A total of 1.2 million poultry will be slaughtered to prevent the further spread of the H5N1 bird flu virus, the Government announced on Friday.
Secretary for the Environment and Food, Lily Yam Kwan Pui-ying said the decision for drastic action, to be completed by Monday, was due to the rapid spread of the virus.
"The fact that infected poultry were found in the New Territories, Kowloon and Hong Kong Island signifies a rapid spread of the virus," Mrs Yam said.
By the end of Friday night all the poultry of ten infected food markets will be destroyed.
The slaughter of every single chicken, goose, duck and quail in the SAR, likely to be mature enough to be sold within the next few weeks, will then take place on Saturday.
Mrs Yam also banned all poultry exports from the mainland. "This does not mean the virus comes from mainland [chicken], because it can be transmitted by air." However, no infected chicken had been found on any farm in the SAR, she said.
Hong Kong consumes around 100,000 fresh chickens a day and imports around 70 per cent of its poultry from the mainland. Poultry on SAR farms would be dealt with last - on Monday.
Mrs Yam stressed the virus would not affect humans, and was different from a deadly strain of H5N1 that killed six people in Hong Kong in late 1997 and early 1998, and led to the culling of all 1.4 million of the territory's poultry, but she said public confidence was a major reason for taking the decision, which will cost the Government $80 million in compensation paid to vendors.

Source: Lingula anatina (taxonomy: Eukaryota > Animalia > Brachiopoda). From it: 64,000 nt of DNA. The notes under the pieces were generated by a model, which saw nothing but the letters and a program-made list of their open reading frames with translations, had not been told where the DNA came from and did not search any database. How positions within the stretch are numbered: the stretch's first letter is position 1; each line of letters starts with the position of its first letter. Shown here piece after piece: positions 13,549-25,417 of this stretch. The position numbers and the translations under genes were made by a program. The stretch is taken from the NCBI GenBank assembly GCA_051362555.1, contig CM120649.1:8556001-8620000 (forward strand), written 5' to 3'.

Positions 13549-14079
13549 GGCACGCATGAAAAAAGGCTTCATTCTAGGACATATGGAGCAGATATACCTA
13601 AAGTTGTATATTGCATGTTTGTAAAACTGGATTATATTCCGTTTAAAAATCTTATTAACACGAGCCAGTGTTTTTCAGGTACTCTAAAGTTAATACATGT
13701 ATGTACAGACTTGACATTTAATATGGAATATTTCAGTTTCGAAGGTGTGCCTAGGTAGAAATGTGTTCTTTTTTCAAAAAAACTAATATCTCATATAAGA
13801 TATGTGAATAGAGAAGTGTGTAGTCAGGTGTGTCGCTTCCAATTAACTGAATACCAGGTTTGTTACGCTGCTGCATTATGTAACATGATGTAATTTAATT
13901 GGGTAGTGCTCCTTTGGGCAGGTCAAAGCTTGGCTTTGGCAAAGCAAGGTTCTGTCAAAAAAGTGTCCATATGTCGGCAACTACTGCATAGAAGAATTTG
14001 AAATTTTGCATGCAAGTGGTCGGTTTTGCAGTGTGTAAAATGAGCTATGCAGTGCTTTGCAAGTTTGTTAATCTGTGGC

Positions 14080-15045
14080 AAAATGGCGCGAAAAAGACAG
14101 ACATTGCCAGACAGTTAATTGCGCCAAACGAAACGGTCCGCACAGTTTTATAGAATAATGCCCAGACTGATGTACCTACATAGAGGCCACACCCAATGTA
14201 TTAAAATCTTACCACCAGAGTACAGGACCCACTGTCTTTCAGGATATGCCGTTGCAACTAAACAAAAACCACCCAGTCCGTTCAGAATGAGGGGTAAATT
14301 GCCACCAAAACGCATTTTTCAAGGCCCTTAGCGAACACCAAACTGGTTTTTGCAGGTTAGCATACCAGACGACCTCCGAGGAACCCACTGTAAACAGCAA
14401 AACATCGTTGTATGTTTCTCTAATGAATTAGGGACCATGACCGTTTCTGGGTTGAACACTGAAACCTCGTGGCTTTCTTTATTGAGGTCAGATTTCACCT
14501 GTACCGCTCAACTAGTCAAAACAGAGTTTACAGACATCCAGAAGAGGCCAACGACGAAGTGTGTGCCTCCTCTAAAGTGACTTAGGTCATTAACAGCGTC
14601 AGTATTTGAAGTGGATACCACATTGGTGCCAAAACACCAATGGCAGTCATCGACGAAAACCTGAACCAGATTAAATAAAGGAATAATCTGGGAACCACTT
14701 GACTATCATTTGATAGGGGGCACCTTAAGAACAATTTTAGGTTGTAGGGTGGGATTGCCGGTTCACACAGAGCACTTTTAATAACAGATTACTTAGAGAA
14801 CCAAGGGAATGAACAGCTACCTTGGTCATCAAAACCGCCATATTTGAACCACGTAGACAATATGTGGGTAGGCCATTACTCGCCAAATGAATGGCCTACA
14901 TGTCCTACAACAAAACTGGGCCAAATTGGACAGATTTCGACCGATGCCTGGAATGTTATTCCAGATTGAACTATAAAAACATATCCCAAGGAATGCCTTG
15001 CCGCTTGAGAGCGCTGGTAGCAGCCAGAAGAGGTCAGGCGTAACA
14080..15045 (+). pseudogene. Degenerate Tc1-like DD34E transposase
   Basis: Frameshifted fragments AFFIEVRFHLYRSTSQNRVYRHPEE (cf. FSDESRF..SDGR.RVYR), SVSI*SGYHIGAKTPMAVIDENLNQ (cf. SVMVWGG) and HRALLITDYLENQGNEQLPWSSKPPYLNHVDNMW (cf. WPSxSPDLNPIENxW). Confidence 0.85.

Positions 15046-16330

"Although the Government and medical experts have been reassuring the public that the strain of H5N1 poses no health risk, public confidence is badly shaken as shown by the dwindling poultry sales," she said.
The markets closed down on Friday include a Tai Shing Street market in Wong Tai Sin, two markets in Tuen Mun, two in Shamshuipo, one in Kwun Tong, and one in Wan Chai.
The decision to close the seven markets on Friday was made after lab reports came back on 70 chickens which died yesterday in Wong Tai Sin. One hundred more died there today.
Three markets were shut down and more than 6,000 chickens slaughtered on Wednesday after 797 birds died from the virus the previous day. (South China Morning Post, May 18, 2001)